BEIRUT: A sudden upheaval in Lebanon's exchange rate has angered people ahead of parliamentary elections.
Economist Louis Hobeika said the turmoil should motivate people to “vote for change and not re-elect those in power.”
He told Arab News that the ruling parties had all the time they needed to issue laws but did nothing.
The Lebanese pound hit a sudden low, trading at LBP28,000 to the dollar on Friday, with the country on official holidays until Tuesday for Orthodox Easter.
The exchange rate turmoil caused a clamor in the markets, as people said on social media that shop owners had already started pricing goods based on a rate of LBP30,000 to the dollar.
Protesters cut off the southern highway with burning tires, denouncing the deteriorating living conditions, Lebanon’s National News agency reported.
Electricite du Liban, the state-owned electricity supplier, said on Thursday that the Deir Ammar power plant had shut down. The Zahrani power plant shut down last week, leaving the Lebanese with no electricity supply until a ship carrying a fuel delivery is unloaded and tested.
Subscription fees for private generators that are charged in dollars continue to rise.
The two plants depend exclusively on Iraqi fuel as part of an agreement concluded between the two countries last August.
The state is unable to secure dollars to import additional quantities of fuel, while the agreement to draw electricity from Jordan and gas from Egypt is yet to be implemented.
According to the agreement with Iraq, every month only one shipment of 40,000 tons of gas oil is supplied to Lebanon, for the benefit of EDL.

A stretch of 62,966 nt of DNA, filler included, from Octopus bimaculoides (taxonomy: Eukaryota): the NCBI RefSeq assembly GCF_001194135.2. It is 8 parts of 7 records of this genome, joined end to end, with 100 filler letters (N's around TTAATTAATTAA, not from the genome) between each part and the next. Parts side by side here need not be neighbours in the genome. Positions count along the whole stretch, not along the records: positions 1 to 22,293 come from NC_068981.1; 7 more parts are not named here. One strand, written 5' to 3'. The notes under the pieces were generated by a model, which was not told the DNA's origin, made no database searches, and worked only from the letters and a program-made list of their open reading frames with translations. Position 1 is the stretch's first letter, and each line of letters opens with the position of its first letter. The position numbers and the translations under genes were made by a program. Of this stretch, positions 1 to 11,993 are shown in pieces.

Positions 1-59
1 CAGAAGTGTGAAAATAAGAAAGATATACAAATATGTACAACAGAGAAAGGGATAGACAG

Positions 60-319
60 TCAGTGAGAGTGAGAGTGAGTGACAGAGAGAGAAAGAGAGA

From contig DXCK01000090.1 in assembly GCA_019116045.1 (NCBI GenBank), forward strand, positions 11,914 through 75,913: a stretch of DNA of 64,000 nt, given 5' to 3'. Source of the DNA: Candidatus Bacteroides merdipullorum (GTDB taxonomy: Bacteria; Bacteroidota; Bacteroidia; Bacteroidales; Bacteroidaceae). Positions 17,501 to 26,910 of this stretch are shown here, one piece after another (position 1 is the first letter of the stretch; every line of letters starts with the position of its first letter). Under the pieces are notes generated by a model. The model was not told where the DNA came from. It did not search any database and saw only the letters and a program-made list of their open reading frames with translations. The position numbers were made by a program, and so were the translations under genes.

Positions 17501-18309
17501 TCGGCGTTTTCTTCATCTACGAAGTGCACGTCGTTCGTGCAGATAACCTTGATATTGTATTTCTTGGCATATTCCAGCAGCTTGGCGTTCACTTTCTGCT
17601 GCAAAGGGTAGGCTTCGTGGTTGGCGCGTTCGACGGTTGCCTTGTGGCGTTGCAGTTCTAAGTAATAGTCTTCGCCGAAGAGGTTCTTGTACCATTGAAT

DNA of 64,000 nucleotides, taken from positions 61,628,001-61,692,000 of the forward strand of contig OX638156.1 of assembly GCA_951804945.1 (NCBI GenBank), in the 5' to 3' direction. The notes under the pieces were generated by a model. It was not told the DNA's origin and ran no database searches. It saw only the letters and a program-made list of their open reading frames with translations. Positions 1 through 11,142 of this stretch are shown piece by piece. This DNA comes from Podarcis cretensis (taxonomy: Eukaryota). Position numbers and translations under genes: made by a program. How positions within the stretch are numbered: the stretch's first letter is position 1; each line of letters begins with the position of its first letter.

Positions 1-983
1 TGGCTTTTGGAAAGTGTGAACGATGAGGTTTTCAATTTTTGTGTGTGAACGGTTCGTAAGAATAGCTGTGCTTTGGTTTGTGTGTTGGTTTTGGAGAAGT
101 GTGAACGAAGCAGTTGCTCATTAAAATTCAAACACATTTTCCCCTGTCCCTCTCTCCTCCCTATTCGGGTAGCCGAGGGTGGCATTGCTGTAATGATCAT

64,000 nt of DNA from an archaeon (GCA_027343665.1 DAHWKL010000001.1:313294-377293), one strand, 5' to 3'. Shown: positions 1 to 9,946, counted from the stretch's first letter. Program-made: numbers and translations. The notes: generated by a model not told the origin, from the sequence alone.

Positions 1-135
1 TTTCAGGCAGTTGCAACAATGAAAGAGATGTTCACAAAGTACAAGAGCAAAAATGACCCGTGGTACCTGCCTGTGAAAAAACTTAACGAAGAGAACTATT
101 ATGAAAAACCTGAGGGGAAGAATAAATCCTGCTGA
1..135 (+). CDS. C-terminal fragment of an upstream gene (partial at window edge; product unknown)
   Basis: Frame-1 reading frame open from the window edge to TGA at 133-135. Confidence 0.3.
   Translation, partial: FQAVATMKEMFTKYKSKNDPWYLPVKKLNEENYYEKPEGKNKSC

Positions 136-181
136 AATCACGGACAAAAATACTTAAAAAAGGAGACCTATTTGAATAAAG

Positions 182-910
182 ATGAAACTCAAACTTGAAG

The agreement expires in September, and EDL had pledged to ensure “a minimum level of stability in electricity supply, until May 18,” that is after the parliamentary elections on May 15.
Lebanon was supposed to start importing electricity and gas from Jordan and Egypt in March, but the implementation was delayed due to the World Bank's failure to finance the two agreements.
Energy Minister Walid Fayyad said he had not been officially notified by the World Bank of the decision to delay funding.
“We are constantly contacting the World Bank and the US ambassador to Lebanon, Dorothy Shea, and her French counterpart Anne Grillo, and the ball is now in the court of the US administration and the World Bank to begin formal negotiations, which is an essential stage for financing,” Fayyad said on Thursday.
On Friday, the US-based Al-Hurra TV channel quoted a State Department spokesperson as saying that the government was awaiting final contracts and financing terms from the parties to ensure the gas and electricity projects complied with US policy and address any potential sanctions concerns.
Egyptian gas will be pumped to Lebanon via Jordan as well as Syria, which is subject to US sanctions under the Caesar Act.
Hobeika said the “political confusion and failure to find solutions to the problems at hand, naturally leads to chaos again.”
He added that all signs indicated that Lebanon was further deteriorating, including the value of the national currency.
“There is a clear political inability to find solutions and deal with reality, and the best evidence is the chaos and sub-standard effort that happened in the Parliament session that was held to discuss the capital control bill.
“We are only three weeks away from the parliamentary elections, and such discussions should be postponed until the elections are held. Until then, chaos will prevail, and the national currency will further depreciate.
“This is due to the bad impression the ruling authority has left, which will increase demand for the dollar. The worst thing the ruling parties are doing is trying to outsmart the International Monetary Fund. They claim they are working on reforms, but things have remained the same. Reform needs laws, and such laws don't exist yet in Lebanon.”